There could be any number of Beatles and Stones songs in this list. It's just as well I'm limited to 13 songs. Writing notes to the entire catalogues of The Beatles, Stones and Ramones, every glam and punk rock hit and Bakersfield bar song would get tedious. But what a great bunch of songs there are to chose from in the Beatles and Stones song list. I love the fact that Keith Richards worked out he's lived twice as long as the rest of us because for most of his life he only went to bed every six days. Here's a song he woke up with in the small hours, got Jimmy Miller, not Charlie Watts, up to play the drums. He banged it down in the basement recording studio installed in his house, singing himself because Mick Jagger wasn't around. Strangely, given that, it epitomises the Stones for me which shows how unique Richards is.
7.) 'Isolation' - John Lennon (from the album 'John Lennon/Plastic Ono Band')
Is there an album more raw and honest than the first Lennon solo album? His voice has always been great but I love his piano playing as well.
8.) 'Born to Lose' - The Heartbreakers (from the album 'L.A.M.F.')
I've put this in as a representative of any number of great bands and songs from 77. It could have been a track from The Buzzcocks, Clash, Undertones, Rezillos, Damned ..... the list is long. Like The Ramones, the first time I saw The Hearbreakers knocked me out. Great songs and no-one ever moved better with a guitar than Johnny Thunders. Walter Lure was no slouch in the posing department either and Jerry Nolan was the best show off drummer anyone will ever see. He had his cymbals way up so his arms were always extended high in the air. We stole that and the next day Jack Black was ordered to jack his cymbals up and start flailing his arms between drum beats. He mastered it brilliantly I've got to say.
But unlike The Ramones, they never kicked on. The set never developed, no new songs came along and the live set didn't translate onto record. What is it Johnny Thunders always did to get that muddy sound on record? Too much junky business I guess, but this track is still a great reminder of a great band who burned brightly for a moment and then burnt out.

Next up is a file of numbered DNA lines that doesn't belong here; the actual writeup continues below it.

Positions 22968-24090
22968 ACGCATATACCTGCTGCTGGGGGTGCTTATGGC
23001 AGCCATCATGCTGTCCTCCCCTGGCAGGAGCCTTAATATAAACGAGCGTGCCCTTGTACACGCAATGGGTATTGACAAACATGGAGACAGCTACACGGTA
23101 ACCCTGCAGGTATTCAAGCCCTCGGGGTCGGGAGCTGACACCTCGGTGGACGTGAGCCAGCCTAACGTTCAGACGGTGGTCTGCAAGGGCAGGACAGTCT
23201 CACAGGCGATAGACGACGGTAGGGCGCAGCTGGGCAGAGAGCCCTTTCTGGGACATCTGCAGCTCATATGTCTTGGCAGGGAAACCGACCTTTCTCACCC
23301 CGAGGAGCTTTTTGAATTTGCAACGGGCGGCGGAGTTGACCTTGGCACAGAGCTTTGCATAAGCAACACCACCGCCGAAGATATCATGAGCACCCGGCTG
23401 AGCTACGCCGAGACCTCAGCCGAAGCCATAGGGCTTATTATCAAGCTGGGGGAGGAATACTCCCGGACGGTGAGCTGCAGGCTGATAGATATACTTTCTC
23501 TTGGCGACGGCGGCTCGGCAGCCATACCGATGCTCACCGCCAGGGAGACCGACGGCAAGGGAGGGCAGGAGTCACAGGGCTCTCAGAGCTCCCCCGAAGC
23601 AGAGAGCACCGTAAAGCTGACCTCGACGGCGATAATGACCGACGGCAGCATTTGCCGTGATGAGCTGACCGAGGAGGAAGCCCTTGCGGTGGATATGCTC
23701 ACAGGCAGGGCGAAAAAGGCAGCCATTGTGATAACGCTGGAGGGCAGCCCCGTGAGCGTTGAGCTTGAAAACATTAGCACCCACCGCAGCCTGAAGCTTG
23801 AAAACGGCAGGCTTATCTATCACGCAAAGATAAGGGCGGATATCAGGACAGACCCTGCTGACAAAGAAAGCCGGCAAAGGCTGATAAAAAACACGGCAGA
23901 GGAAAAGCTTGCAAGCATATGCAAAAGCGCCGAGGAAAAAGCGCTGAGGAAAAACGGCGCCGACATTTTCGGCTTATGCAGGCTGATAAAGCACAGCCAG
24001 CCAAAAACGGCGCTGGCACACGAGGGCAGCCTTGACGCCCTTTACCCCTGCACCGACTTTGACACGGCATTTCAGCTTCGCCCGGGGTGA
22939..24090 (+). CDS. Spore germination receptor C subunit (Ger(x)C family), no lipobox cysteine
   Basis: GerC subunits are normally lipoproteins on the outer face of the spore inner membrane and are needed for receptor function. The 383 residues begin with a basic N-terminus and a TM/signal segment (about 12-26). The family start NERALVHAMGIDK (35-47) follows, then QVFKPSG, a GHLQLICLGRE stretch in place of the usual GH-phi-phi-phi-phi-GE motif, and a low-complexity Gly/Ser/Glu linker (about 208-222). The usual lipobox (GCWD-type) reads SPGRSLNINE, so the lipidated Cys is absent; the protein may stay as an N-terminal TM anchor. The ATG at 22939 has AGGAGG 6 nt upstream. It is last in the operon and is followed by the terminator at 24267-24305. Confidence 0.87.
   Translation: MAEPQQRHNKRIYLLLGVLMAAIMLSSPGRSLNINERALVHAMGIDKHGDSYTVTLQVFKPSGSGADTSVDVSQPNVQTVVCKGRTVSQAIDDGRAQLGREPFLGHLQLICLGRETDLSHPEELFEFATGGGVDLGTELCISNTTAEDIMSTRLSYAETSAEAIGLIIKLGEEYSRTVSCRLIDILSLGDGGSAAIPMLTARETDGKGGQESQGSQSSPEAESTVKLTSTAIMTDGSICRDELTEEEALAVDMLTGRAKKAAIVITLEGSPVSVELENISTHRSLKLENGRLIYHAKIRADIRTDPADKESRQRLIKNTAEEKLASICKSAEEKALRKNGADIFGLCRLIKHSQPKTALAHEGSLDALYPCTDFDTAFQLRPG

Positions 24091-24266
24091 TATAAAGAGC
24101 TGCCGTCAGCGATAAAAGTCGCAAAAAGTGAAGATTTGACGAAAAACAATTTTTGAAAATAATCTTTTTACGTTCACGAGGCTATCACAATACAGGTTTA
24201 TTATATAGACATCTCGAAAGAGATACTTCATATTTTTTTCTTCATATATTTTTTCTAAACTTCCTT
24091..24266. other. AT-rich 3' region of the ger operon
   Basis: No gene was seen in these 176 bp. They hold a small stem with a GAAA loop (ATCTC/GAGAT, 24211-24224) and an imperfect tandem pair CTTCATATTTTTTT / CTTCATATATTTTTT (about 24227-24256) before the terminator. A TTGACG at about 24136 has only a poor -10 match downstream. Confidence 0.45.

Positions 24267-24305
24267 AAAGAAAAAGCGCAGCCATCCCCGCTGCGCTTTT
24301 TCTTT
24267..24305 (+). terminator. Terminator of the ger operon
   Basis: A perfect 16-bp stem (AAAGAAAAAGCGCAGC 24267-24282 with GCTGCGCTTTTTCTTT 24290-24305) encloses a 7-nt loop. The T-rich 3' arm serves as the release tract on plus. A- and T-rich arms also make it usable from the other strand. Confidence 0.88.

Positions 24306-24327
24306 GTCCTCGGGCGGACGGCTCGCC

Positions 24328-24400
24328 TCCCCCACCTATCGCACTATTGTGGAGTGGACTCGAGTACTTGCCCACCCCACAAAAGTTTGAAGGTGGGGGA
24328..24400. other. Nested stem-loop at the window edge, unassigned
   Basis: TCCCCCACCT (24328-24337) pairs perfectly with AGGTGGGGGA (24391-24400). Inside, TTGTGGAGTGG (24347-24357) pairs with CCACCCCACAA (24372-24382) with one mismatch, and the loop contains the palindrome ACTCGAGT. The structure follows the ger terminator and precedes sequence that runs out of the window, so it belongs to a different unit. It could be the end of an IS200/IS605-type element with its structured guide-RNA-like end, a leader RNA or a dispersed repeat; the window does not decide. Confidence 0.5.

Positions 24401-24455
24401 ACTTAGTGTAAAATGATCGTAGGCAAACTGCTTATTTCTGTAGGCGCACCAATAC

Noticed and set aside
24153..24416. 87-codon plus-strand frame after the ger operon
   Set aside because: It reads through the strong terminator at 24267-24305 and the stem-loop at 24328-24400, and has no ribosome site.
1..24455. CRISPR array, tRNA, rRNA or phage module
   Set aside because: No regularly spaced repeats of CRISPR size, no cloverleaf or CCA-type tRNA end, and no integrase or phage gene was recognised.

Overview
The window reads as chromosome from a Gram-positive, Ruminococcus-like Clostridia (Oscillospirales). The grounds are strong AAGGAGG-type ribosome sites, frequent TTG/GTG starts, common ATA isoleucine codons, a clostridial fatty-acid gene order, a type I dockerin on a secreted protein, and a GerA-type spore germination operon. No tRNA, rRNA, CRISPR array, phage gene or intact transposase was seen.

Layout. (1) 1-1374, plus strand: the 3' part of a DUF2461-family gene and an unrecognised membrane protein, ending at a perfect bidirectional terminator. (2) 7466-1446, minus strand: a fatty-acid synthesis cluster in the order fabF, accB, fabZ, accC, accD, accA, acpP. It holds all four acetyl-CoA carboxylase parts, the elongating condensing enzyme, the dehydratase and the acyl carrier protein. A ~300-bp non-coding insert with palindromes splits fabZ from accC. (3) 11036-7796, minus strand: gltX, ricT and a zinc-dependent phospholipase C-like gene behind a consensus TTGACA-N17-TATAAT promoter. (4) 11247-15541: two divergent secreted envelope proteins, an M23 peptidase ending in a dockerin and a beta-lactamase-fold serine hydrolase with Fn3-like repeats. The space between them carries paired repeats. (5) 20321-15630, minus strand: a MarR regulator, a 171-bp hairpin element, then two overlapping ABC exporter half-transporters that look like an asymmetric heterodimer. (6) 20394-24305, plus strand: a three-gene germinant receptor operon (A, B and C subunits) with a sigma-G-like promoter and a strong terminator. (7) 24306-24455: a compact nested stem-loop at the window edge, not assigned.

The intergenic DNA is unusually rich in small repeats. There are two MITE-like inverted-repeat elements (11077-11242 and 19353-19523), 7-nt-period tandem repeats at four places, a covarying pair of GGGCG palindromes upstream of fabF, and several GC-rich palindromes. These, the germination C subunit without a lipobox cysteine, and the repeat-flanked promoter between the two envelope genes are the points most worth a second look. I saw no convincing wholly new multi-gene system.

9.) 'Into the Great Wide Open' - Tom Petty and the Heartbreakers (from the album of the same name)
There was a great documentary on last year about Tom Petty. It went on for hours and justifiably so because he's had such a long career and made so many great records. It takes a certain amount of luck to have a hit. It takes an enormous amount of talent to be successful over an extended period of time.
This is a great record to represent his catalogue. Produced superbly by Jeff Lynne, great guitars, beautiful chorus and clever lyrics.
And another guitar band who have made great records over a long period are The Foo Fighters. This song from their last album is as good as anything they have done.
11.) 'Happiness' - Goldfrapp (from the album 'Seventh Tree')
I thought I'd be honest and have a look on my iTunes to see what track I've played more than any other. I'm stunned to find it's this one. I shouldn't be though as it's a great song, The Beach Boys gone electro. Great backing vocals. I wish I'd written it.
12.) 'Are You Gonna Be My Girl' - Jet (from the album 'Get Born')
Superb noisy guitar record. The best type of record there is. Iggy would have been proud.
13.) 'Sultans of Swing' - Dire Straits (from the self-titled album)
I don't really like Dire Straits. But sometimes a piece of music becomes so intertwined with a time and place that it always transports you back to when you heard it.
I was born and brought up 40 miles from France but like most people in East Kent I wouldn't have dreamt of going there. Why on earth would you do that? The food was funny and it was bad enough that the frogs would pile over on the ferries in the summer, clogging up Canterbury High Street, barging everyone out of the way with their Gallic elbows and shoplifting everything in sight. Or so the local, internationally enlightened folklore would have it among little boys more interested in kicking a football around. So I was 17 before I went abroad for the first time: a week's residency The Boys had at the Gibus club in Paris. And I was almost 20 before I went on my first foreign holiday, for a week with my then girlfriend, now wife, to Las Palmas in Gran Canaria.
And what an eye opener! Before then holidays were times spent looking from a caravan with my brothers at the Cornish drizzle, or giving up in the Lake District to come home early as the wind and rain threatened to wash our tent away. But what was this now? Sunshine! And strawberries! In February! And the funny food wasn't funny! It was delicious!
Las Palmas tended to cloud over so every day we took the bus to the appropriately named Playa del Ingles where we grilled ourselves, ate grilled food, drank San Miguels and headed back on the bus at the end of the day. Every evening as the bus rounded a hill to come back into Las Palmas the bus driver's radio seemed to play Sultans of Swing. And so a song by a group I don't really like, lead by a grumpy multi millionaire who wouldn't lend me a fiver when we were both recording in Roundhouse studios, is capable of inducing a trance like happiness every time I hear it.